Mild climate, a low tax base and lovely scenery are among the many positive aspects of living in Louisiana, and here are some of the top cities in The Pelican State.
A large community in the New Orleans metropolitan area, Metairie remains an unincorporated city even though its population is 140,000. Metarie hosts a major Mardi Gras each year that advertises itself as more family-friendly than New Orleans, and the community has a vibrant restaurant scene and a popular Lakeside Shopping Center.
Located along the Vermilion River is Lafayette, nicknamed “The Hub City” because it serves all of southwestern Louisiana. Lafayette has one university and three colleges, and a pair of major healthcare facilities serves residents. The city has a revitalized downtown, and Lafayette is home to a National Guard headquarters.
Lake Charles is a major industrial city in southwest Louisiana and home to McNeese State University. The top employer is Calcasieu Parish School System, and the second-largest employer is L’Auberge Casino Resort. A Mardi Gras celebration in Lake Charles has a history dating to 1882, and several petrochemical plants are located in the city.
Nicknamed “Andouille Capital of the World” that refers to a variety of spicy sausage, LaPlace is in the New Orleans metropolitan area and serves as home to the Port of South Louisiana along the Mississippi River. Other transportation assets include two interstates and U.S. Route 51, and LaPlace students can attend highly ranked St. John the Baptist Parish Schools.
Kenner is home to Louis Armstrong International Airport, which serves as the main airport for New Orleans. Also in Kenner are the Pontchartrain Center convention complex along with Ochsner Medical Center, Treasure Chest Casino and The Esplanade Mall. City amenities include a Rivertown historic district and Laketown Park.
Closely tied to its sister city Shreveport on the opposite bank of the Red River is Bossier City, a community with three casino resorts. Students can attend Bossier Parish Community College as well as Louisiana Tech University at Shreveport-Bossier City, and Barksdale Air Force Base is located within the city limits.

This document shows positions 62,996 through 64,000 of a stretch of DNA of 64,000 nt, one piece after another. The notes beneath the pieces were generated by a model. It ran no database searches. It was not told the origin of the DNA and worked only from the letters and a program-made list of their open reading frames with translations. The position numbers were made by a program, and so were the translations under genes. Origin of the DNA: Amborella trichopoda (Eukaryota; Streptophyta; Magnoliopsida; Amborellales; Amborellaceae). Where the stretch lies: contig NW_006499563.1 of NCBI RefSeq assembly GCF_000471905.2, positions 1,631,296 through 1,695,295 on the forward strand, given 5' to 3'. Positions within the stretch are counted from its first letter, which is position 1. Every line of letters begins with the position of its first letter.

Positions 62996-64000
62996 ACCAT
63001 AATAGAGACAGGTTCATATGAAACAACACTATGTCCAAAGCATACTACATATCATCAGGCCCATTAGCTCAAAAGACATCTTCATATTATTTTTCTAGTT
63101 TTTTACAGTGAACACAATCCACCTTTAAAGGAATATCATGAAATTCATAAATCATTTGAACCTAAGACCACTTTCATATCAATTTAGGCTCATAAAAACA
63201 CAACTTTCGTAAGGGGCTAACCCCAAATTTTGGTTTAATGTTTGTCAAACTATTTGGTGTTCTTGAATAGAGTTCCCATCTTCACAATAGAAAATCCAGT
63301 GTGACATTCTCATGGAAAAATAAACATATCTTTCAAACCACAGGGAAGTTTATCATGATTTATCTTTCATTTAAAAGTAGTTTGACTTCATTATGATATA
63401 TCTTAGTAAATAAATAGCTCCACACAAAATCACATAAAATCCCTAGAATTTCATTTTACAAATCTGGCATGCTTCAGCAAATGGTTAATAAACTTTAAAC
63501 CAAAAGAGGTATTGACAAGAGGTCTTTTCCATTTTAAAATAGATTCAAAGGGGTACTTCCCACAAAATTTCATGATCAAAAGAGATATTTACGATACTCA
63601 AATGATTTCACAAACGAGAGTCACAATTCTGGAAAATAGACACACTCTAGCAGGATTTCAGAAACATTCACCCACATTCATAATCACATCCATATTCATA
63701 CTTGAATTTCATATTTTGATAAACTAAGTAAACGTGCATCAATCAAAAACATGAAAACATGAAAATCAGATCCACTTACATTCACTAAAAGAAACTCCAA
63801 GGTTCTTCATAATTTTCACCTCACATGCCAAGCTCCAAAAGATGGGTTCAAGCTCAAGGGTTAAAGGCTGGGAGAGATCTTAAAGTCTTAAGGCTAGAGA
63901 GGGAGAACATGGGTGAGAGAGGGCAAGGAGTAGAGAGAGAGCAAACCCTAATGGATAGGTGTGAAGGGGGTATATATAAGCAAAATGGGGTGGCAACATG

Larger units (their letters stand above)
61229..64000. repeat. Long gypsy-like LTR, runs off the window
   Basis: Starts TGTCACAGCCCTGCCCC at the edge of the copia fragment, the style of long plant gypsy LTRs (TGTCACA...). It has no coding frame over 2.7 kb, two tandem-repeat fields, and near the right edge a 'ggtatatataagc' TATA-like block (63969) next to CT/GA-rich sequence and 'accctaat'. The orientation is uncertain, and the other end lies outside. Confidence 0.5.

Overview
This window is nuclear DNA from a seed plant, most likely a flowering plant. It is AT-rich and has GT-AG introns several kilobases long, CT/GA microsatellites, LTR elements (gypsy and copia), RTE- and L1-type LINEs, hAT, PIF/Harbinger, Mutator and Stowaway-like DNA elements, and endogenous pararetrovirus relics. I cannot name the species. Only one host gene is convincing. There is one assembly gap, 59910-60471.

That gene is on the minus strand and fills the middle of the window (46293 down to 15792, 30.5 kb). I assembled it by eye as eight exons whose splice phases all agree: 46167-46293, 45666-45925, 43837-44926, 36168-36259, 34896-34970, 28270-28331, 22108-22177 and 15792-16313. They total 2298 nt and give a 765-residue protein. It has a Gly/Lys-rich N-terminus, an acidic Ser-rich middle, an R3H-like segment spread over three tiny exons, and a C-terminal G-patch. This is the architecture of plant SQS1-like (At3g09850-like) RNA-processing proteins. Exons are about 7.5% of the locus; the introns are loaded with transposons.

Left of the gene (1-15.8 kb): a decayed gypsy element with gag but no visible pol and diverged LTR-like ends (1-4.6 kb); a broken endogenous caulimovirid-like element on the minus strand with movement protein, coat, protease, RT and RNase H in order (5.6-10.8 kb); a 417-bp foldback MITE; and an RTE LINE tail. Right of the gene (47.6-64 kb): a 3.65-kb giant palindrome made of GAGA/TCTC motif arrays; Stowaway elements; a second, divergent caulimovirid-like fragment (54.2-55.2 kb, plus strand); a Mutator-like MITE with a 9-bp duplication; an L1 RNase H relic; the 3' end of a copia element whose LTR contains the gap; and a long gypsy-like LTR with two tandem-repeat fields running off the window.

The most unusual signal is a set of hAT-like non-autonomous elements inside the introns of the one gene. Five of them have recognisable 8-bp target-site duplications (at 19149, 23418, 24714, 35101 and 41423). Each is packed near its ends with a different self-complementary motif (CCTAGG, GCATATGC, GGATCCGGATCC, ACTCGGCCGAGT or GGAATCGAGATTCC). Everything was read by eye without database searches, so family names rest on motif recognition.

Monroe sits along the Ouachita River and houses the University of Louisiana at Monroe. Residents have access to St. Francis Medical Center and Glenwood Regional Medical Center as well as Pecanland Mall and the Louisiana Purchase Gardens and Zoo. The city has four golf courses and an excellent transportation network.
On the banks of the Red River is Alexandria, located in the geographic center of Louisiana. Several small bayous with wildlife habitats highlight the city, and crops grown in the community include cotton, corn, sugar and alfalfa. Alexandria is also known for its Cajun, zydeco, blues and jazz music.
Ranked among the most affordable cities in America, Houma has its entire downtown listed on the National Register of Historic Places. Many residents make their living as fishermen, shrimpers, crabbers and oystermen, and the economy is bolstered by the oil industry and ship building. Quality of life amenities include Houma-Terrebonne Airport.
New Iberia features several bodies of water such as Spanish Lake and Lake Peigneur, and tourism is a major industry thanks to natural attractions like Jungle Gardens bird sanctuary. The community hosts an annual Louisiana Sugar Cane Festival along with the annual World Championship Gumbo Cook-Off.
Manufacturing and agriculture are primary economic sectors in Pineville, and located adjacent to the city is Camp Beauregard operated by the Louisiana Army National Guard. Adding to the quality of life in Pineville is Central Louisiana State Hospital, a large sportsplex, many independent restaurants and a refurbished downtown area.